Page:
The excitation of TE-guided modes in a planar waveguide by the intracavity radiation of a He-Ne laser was experimentally demonstrated. The excitation was performed using a new type of coupling prism of double internal reflection with the input-output faces inclined under the Brewster angle with respect to the intracavity radiation so as to reduce the intracavity reflection losses introduced by the coupling prism. Intracavity reflectance spectra were obtained.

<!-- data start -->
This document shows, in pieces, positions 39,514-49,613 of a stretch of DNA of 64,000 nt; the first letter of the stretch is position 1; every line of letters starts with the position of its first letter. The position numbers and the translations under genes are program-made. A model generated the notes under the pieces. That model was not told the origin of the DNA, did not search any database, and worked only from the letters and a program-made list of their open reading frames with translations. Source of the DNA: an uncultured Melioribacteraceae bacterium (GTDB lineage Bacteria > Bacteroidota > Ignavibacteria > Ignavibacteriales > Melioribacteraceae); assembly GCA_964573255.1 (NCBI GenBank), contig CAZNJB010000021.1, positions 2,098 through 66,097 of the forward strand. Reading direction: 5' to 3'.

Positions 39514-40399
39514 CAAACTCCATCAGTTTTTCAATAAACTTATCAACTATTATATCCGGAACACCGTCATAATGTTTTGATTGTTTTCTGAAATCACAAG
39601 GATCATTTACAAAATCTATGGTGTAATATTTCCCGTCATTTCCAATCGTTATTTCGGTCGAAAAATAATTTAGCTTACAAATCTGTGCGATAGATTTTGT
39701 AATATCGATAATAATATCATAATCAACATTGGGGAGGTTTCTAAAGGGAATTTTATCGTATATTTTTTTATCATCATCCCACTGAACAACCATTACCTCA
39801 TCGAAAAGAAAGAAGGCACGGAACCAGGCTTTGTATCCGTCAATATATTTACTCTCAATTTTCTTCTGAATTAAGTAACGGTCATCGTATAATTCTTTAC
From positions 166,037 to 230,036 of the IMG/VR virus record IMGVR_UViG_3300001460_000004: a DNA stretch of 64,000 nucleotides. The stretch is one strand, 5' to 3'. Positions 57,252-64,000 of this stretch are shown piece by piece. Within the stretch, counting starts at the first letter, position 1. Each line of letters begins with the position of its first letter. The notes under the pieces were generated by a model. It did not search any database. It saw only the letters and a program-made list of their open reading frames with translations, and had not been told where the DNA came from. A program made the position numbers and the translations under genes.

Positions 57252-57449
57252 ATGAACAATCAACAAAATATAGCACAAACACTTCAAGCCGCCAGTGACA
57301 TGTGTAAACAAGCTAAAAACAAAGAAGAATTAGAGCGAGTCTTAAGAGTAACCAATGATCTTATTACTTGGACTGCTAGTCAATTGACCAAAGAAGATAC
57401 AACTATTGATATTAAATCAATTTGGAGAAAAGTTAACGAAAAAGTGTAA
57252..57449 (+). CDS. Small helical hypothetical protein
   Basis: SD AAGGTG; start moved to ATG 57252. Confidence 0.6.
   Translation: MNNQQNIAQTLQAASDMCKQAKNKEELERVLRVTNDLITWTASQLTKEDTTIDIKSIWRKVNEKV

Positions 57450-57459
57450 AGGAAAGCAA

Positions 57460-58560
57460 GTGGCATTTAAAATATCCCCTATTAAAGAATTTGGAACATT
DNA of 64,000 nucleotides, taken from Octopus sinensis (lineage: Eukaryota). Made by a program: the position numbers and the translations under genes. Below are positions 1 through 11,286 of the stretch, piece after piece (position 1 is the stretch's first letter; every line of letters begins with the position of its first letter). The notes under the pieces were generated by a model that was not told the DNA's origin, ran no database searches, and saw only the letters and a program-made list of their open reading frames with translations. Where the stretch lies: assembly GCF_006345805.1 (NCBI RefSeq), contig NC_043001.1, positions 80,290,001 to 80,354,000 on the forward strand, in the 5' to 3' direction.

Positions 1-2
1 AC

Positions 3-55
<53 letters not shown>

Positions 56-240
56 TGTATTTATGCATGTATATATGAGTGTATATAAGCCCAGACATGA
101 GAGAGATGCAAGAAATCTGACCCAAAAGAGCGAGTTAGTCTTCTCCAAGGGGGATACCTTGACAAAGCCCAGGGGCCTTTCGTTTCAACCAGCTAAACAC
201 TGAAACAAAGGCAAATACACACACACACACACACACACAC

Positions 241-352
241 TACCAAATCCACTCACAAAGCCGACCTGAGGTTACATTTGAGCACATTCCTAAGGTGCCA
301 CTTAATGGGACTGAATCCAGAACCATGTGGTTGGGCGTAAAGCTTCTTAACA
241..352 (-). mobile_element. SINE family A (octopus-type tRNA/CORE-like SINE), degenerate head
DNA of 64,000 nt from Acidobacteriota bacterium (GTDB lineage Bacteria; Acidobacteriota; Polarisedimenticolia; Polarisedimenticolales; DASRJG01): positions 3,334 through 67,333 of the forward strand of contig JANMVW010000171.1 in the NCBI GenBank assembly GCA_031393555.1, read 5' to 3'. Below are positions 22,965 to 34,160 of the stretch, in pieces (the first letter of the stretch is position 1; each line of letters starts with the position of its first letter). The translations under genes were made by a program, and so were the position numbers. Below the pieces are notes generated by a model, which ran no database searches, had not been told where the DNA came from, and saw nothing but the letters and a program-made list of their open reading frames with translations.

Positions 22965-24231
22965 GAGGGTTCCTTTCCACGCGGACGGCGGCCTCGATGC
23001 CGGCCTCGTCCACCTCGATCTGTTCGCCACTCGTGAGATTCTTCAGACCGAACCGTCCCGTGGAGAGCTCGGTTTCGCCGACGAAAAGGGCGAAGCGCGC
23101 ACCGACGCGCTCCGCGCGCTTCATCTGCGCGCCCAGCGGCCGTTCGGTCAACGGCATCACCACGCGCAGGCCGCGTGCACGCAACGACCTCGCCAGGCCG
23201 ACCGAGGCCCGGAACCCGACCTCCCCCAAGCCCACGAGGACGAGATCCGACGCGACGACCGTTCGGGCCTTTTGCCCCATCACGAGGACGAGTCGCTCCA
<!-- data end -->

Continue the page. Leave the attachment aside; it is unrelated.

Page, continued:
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The waveguide spectroscopy of thin films  is a branch of integrated optics which develops techniques of investigating the optical parameters [2–4] of waveguide structures. These techniques employ prism couplers [5–7] consisting of a triangular coupling prism the base of which is in optical contact with a planar waveguide. The excitation of guided modes in a waveguide occurs due to the phenomenon of frustrated internal reflection when part of the light energy of being reflected light leaks or tunnels through the air gap (so-called photonic barrier)  between the prism base and the waveguide. This optical tunneling can be observed only when the condition of equality of the guided mode phase velocity and the component of the phase velocity of reflected light in the direction of the mode propagation is satisfied. Recording the energy angular distribution of the light reflected on the interface between the prism and waveguide shows intensity dips. Their angles of observation are equal to the excitation angles of guided modes when phase synchronization occurs i.e. in the reflected light so-called black m-lines  are observed. The m-line being a resonance effect, its angular width increases with the waveguide absorption losses. Also, the dependence of the light reflectance on the incidence angle allows one to restore not only optical properties of waveguides, but their optical structures. Nevertheless, accurate measuring low optical losses of waveguides is affected by the influence of the coupling prism. Decreasing the gap width between the prism and the waveguide increases the coupling efficiency  and, as a consequence, the reflectance spectra contrast. But the data obtained are strongly influenced by the refractive index and attenuation coefficient of the prism. This fact should be taken into account when calculating the parameters of the waveguide. This, in turn, complicates the problem of finding the parameters of the waveguide under investigation. Conversely, increasing the gap between the prism and the waveguide decreases the coupling efficiency. Thus, the reflectance spectra obtained in this case can not provide reliable data for exact calculations. Resolving this dilemma demands applying techniques more sensitive to the optical losses such as the methods of intracavity laser spectroscopy [11,12]. In these techniques it is the intracavity radiation of lasers that interacts with the optical sample under study. The result of such interactions depends not only on the optical absorptivity of the sample, but on the laser gain. The lower the gain, the stronger the reaction of the intracavity laser radiation on the insertion loss. That’s why the techniques of intracavity laser spectroscopy demonstrate high sensitivity, especially in the case of low gain lasers. To apply the intracavity laser techniques for investigating a waveguide structure means to realize interaction of the intracavity radiation with the waveguide structure. For observing the result of this interaction, the excitation of guided modes, two problems should be solved. The first problem is the reflection losses on the input-output faces of the coupling prism. Such losses can be significantly greater than the gain of the laser cavity and that, in turn, may not allow the laser to radiate. The second problem is to keep the laser cavity aligned when rotating the prism to record reflectance spectra. A method of intracavity excitation of TM-guided modes with a Brewster prism coupler  in the cavity of a He-Ne laser was presented in . In the proposed prism the first problem was solved by designing the coupling prism in such a way that the intracavity radiation fall on the input face of the prism under the Brewster angle. For this reason this type of coupling prism can be used in classical layouts to excite only the TM-guided modes. The second problem was solved by using not a triangular coupling prism, but in the form of a parallelepiped. In this type of prism the intracavity radiation undergoes not single, as usually, but double internal reflection to keep the intracavity radiation on both sides of the coupler parallel to each other.